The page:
This would be similar to my semi. Just a thought.
But you semi is using older technology then your CRD as far as fuel pressure goes I will assume (yes, I know what it spells) and these high pressures means the returning fuel has been heated by the high compression fuel IP and should be cooled before returning to the tank, except in cold weather. Our '02 automatic VW TDI, which has a higher pressure pump then the manual tranny model, had a return fuel cooler as standard equipment and was thermostatic controled. This helps to prevent the fuel from breaking down and releasing bubbles into the fuel and a mirried of other problems when the fuel overheats.

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PostPosted: Sat Aug 18, 2007 10:01 am 
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oldnavy wrote:
Our '02 automatic VW TDI, which has a higher pressure pump then the manual tranny model, had a return fuel cooler as standard equipment and was thermostatic controled. This helps to prevent the fuel from breaking down and releasing bubbles into the fuel and a mirried of other problems when the fuel overheats.
The highlighted text implies an active, electrically controlled cooling system as opposed to a mini-radiator. Tell us more about it please. Having a cooler that can be turned on and off is appealing for northerners.

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PostPosted: Sat Aug 18, 2007 11:17 am 
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oldnavy wrote:
Cowpie1 wrote:
I can understand having a cooler in a vacuum situation that is part of the CRD fuel system and using a lift pump setup. But wouldn't a inline electric fuel pump at about 5 psi do all that is needed? It would keep a constant pressure to the fuel filter and eliminate a vacuum situation and, with that eliminated, a fuel cooler less necessary.

This would be similar to my semi. Just a thought.
But you semi is using older technology then your CRD as far as fuel pressure goes I will assume (yes, I know what it spells) and these high pressures means the returning fuel has been heated by the high compression fuel IP and should be cooled before returning to the tank, except in cold weather. Our '02 automatic VW TDI, which has a higher pressure pump then the manual tranny model, had a return fuel cooler as standard equipment and was thermostatic controled. This helps to prevent the fuel from breaking down and releasing bubbles into the fuel and a mirried of other problems when the fuel overheats.


Don't think older technology. 2006 Cummins ISX engine. Fuel gets pretty dog gone warm in my semi tanks. Expecially when I get down to a low level. There is considerable hot fuel coming back to the tanks from that 14L engine. They will vapor water that comes in contact with the external surfaces of the tanks.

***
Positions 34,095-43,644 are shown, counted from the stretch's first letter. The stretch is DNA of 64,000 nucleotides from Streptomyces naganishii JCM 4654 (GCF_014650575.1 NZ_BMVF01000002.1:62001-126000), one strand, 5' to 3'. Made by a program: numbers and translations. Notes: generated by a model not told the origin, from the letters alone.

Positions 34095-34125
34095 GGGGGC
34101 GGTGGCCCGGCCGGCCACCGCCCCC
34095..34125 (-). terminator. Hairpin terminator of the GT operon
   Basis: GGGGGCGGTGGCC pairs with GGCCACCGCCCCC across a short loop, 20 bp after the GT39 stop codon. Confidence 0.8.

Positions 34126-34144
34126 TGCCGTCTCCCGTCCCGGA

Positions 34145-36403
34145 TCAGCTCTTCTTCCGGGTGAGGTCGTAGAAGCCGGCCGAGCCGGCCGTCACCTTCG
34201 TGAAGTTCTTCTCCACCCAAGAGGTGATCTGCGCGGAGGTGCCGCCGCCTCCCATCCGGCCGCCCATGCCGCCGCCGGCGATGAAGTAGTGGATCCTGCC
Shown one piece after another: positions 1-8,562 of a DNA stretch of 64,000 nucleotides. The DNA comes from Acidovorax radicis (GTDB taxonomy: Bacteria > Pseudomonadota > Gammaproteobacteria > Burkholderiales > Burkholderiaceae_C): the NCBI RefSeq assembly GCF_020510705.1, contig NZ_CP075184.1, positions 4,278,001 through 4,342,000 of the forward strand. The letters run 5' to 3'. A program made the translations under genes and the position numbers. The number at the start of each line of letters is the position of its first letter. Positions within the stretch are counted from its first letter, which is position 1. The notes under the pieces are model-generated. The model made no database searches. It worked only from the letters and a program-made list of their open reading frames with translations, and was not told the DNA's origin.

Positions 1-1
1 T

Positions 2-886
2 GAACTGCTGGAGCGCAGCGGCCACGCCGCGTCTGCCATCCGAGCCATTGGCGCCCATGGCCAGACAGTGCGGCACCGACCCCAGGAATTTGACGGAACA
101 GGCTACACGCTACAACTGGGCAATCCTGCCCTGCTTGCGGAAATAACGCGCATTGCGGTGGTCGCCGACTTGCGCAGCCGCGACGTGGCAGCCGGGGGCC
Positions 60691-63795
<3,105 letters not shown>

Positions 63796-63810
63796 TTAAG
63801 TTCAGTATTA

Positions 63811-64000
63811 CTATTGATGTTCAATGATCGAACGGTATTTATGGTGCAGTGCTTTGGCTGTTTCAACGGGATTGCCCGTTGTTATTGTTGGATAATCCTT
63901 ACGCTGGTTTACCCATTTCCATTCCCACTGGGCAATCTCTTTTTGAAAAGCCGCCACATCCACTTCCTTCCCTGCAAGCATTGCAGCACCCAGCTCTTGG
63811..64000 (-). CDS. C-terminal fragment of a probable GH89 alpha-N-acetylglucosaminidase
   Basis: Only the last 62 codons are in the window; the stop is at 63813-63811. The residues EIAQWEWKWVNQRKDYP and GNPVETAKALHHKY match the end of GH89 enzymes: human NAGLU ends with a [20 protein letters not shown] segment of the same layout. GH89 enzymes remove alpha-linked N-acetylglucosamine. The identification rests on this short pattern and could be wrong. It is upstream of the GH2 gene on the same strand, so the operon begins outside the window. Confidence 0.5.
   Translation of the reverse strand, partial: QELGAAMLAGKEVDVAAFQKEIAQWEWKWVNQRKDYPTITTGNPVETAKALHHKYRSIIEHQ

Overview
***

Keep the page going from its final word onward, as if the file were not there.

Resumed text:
Either way, it seemed that providing an inline pump that provided about 4.5 - 5 psi would eliminate 90% of the problem some experience with air in fuel. Just eliminating the vacuum condition from tank to fuel filter would go a long ways. Pushing the fuel would be far better than sucking it. At least going that route first would be far more inexpensive and less time consuming. Sometimes the simplest solution is the best. Not always, but sure worth a look see. An ounce of prevention is worth a pound of cure instead of a pound of prevention worth an ounce of cure. If hot fuel was still causing a problem, then look into a fix for that.

A simple to install inline pump would go a long ways, and problably cure most of the problems that some experience. there will always be a few that need more than that. Having a inline pump solution posted here for most users would be a big plus. Then having addtional fixes for the few would be icing on the cake. Heck, some here have never experienced (including me) air in the fuel problems, having to reprime, etc. I am looking at an inline pump solution just to ease my mind on the suction condition. Compared to the larger task of lift pump and cooler, it is like doing your EHM (thanks for that!) as opposed to a Provent.

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PostPosted: Sat Aug 18, 2007 11:50 am 
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For those concerned about lift pump accident shut down, here is a Kennedy solution:

http://www.kennedydiesel.com/detail.cfm?ID=402

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Wish list: Lift, Boulder Bars, Something Bigger in the Front and Back, More Lights


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PostPosted: Sat Aug 18, 2007 11:59 am 
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Cowcatcher wrote:
oldnavy wrote:
Our '02 automatic VW TDI, which has a higher pressure pump then the manual tranny model, had a return fuel cooler as standard equipment and was thermostatic controled. This helps to prevent the fuel from breaking down and releasing bubbles into the fuel and a mirried of other problems when the fuel overheats.
The highlighted text implies an active, electrically controlled cooling system as opposed to a mini-radiator. Tell us more about it please. Having a cooler that can be turned on and off is appealing for northerners.
It was just a small switching valve (plastic) that was inline somewhere. I don't have the manuals or parts CD's any longer so I can't help, but I will send a quiry to a friend that should be able to get me the info.